Sidebar Site Navigation
UW Theatre Offers Dark Comedy
Nov. 3, 2004 -- The University of Wyoming Department of Theatre and Dance continues its 2004-2005 season with the premiere of a new one-act comedy, "The Little Train That Could (But Chose Not To)," which runs Nov. 9 through 13 at 7:30 p.m. and Nov. 14 at 2 p.m. in the Fine Arts Center Studio Theatre. This play contains adult material, which may not be suitable for all audiences.
Tickets cost $13 for adults, $11 for senior citizens, and $6 for students. For ticket information or to purchase, call(307) 766-6666, stop by the Fine Arts box office (10 a.m.-4 p.m. weekdays), or go online at www.uwyo.edu/FINEARTS.
The play was written by UW professor William Missouri Downs and directed by Department Chair and Professor Rebecca Hilliker. It features costume design by Lee Hodgson, scenic design and book illustrations by Karl Brake and assistant designer Lisa Gruber, and lighting design by Larry Hazlett.
This dark comedy for adults centers on the unexpected convergence of Emma (Heather Welch) -- a dedicated, impassioned, but increasingly strident college professor -- with several of her current and former writing students.
Jill (Heather Kaloust), Emma's one-time star pupil, has settled into life as a New York children's book editor. Suffering from writer's block and increasing malaise with the workaday world, Jill returns to her alma mater to seek Emma's help after a silence of nearly a decade.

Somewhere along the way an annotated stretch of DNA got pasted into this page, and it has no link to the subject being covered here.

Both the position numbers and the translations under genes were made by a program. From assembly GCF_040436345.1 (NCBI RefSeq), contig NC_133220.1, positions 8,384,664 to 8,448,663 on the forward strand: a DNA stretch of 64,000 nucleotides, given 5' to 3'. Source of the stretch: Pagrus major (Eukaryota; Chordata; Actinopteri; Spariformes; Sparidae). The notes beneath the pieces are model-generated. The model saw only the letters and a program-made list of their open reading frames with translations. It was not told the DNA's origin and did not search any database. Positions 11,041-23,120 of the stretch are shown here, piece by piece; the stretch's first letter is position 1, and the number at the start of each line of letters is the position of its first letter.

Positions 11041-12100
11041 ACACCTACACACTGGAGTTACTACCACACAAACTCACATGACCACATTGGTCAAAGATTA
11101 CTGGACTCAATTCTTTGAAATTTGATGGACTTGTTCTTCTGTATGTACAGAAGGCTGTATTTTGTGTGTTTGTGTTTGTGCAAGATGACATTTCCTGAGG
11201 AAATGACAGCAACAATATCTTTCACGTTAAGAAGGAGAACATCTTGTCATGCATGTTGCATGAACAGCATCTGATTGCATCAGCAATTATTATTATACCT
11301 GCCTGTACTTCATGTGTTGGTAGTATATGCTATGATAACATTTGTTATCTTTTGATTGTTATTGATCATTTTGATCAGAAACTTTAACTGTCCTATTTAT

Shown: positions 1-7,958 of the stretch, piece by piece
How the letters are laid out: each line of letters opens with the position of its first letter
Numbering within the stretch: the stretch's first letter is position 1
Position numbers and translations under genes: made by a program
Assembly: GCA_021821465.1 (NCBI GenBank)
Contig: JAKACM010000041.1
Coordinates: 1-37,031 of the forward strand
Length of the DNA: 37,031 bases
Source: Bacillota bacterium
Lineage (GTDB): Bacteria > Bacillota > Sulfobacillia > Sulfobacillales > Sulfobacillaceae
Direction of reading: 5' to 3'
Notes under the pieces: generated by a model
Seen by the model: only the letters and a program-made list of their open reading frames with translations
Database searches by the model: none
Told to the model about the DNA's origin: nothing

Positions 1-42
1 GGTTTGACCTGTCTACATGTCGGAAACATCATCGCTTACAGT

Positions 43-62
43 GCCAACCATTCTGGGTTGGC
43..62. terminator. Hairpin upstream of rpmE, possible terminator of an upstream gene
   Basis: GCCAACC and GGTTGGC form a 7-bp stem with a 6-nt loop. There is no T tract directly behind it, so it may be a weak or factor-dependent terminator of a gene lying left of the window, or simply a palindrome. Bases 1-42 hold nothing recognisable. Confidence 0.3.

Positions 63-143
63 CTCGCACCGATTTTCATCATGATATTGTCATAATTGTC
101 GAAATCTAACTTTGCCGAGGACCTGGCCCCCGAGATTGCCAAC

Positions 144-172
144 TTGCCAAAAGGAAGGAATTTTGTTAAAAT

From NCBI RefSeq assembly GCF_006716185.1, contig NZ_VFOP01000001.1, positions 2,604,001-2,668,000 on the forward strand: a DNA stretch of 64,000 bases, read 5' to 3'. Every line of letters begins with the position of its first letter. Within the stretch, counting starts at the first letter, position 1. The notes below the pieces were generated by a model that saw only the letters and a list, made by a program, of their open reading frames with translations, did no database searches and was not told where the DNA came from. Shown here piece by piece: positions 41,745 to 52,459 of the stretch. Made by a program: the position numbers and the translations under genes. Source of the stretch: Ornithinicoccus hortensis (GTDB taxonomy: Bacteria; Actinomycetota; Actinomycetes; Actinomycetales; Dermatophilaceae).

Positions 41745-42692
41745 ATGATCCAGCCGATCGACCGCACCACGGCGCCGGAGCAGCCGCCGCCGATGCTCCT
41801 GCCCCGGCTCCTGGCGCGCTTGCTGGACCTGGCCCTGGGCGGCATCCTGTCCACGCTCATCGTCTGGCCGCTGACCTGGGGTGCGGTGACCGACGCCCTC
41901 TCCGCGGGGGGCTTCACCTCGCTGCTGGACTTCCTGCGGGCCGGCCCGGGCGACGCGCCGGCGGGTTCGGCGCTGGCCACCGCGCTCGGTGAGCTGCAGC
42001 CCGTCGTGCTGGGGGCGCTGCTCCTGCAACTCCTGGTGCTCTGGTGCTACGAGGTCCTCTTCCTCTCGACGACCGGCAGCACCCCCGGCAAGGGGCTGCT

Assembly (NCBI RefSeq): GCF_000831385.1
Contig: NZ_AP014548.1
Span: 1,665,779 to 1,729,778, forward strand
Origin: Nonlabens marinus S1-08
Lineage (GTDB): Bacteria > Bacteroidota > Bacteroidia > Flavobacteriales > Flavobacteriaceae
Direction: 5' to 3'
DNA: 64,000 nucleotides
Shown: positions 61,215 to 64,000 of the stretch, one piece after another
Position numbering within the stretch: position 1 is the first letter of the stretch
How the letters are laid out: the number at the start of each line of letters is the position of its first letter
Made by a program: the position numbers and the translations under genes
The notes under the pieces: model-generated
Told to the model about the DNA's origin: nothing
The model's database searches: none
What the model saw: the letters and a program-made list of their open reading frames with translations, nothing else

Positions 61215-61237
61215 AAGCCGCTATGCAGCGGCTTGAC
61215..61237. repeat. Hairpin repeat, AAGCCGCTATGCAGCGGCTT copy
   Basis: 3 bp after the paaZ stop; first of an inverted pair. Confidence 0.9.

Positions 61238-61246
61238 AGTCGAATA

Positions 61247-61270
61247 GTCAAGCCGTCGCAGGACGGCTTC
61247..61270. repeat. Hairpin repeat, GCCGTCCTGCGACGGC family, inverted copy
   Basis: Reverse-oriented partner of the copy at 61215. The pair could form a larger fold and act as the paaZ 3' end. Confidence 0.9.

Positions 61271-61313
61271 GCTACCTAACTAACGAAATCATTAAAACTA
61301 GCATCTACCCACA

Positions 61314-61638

Jill soon must contend with Daisy (Stephanie Lovell), Emma's perpetual graduate student and co-commiserater in all things anti-establishment. Although now a paraplegic, Daisy has changed little since Jill's college days, save that her struggle is now less against the "system" than against her own body and others' perceptions of her disability.
Starr (double cast with Kelleen Shadow and Rachel Rosenfeld), a pert, impressionable, but not particularly bright young undergrad, is Emma's newest teaching project and one of her sole remaining supporters on a campus that no longer tolerates Emma's many idiosyncrasies.
Providing a throughline for the play is Lillian (Emily Joffrey), Jill's former roommate and the unpublished author of such children's books as "Why Mommy Is On Prozac." Lillian is a vulnerable young writer and erstwhile substitute first-grade teacher who consistently fails to establish her voice in the profit-driven and socially conservative publishing world.
Posted on Wednesday, November 03, 2004